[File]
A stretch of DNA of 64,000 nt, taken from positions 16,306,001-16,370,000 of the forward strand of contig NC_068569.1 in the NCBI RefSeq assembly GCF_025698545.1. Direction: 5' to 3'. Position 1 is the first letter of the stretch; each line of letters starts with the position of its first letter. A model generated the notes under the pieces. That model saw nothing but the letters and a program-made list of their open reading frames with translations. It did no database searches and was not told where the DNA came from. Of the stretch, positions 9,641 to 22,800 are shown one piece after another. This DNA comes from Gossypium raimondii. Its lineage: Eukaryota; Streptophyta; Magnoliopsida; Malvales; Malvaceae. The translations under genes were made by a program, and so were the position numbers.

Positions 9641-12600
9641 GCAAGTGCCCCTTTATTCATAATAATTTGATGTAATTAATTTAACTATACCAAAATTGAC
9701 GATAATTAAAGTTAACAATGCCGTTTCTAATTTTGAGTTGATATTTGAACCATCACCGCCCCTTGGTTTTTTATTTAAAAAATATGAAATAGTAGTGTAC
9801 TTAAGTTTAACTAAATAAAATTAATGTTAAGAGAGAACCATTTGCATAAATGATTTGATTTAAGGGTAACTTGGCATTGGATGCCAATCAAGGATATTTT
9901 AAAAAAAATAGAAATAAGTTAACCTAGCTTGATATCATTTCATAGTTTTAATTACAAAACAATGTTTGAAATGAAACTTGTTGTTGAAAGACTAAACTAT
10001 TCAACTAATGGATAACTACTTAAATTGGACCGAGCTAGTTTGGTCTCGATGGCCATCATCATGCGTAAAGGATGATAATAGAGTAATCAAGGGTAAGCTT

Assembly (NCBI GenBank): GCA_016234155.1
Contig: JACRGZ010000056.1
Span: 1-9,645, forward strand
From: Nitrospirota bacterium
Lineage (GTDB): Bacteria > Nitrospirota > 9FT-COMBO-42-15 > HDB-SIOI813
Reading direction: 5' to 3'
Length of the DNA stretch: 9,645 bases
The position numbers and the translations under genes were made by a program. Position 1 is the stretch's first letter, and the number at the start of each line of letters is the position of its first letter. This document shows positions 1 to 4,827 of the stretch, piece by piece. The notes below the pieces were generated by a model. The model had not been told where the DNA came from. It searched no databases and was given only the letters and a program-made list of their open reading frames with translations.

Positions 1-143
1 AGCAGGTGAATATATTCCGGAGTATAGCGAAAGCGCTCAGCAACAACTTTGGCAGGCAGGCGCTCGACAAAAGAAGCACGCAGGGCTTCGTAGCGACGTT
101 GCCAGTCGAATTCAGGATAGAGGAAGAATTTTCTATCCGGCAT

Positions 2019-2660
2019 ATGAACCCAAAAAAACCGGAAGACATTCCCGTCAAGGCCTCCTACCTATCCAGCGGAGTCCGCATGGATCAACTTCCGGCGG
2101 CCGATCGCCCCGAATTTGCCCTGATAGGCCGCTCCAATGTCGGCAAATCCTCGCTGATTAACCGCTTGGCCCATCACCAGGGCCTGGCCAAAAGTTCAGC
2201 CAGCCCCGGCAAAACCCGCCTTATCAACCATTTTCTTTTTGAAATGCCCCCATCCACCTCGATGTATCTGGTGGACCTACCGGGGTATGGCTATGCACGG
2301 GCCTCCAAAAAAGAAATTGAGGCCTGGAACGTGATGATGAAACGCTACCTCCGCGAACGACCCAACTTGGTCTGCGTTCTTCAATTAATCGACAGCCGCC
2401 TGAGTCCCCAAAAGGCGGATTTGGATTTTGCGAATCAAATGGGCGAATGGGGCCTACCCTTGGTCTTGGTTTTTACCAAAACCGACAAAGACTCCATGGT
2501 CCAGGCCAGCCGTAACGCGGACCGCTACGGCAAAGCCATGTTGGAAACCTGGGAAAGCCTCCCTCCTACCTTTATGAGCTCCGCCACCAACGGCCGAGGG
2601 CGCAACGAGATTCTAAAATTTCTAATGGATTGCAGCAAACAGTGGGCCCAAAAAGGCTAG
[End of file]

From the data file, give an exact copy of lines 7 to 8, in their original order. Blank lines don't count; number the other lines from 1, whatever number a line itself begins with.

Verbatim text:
10001 TCAACTAATGGATAACTACTTAAATTGGACCGAGCTAGTTTGGTCTCGATGGCCATCATCATGCGTAAAGGATGATAATAGAGTAATCAAGGGTAAGCTT

Assembly (NCBI GenBank): GCA_016234155.1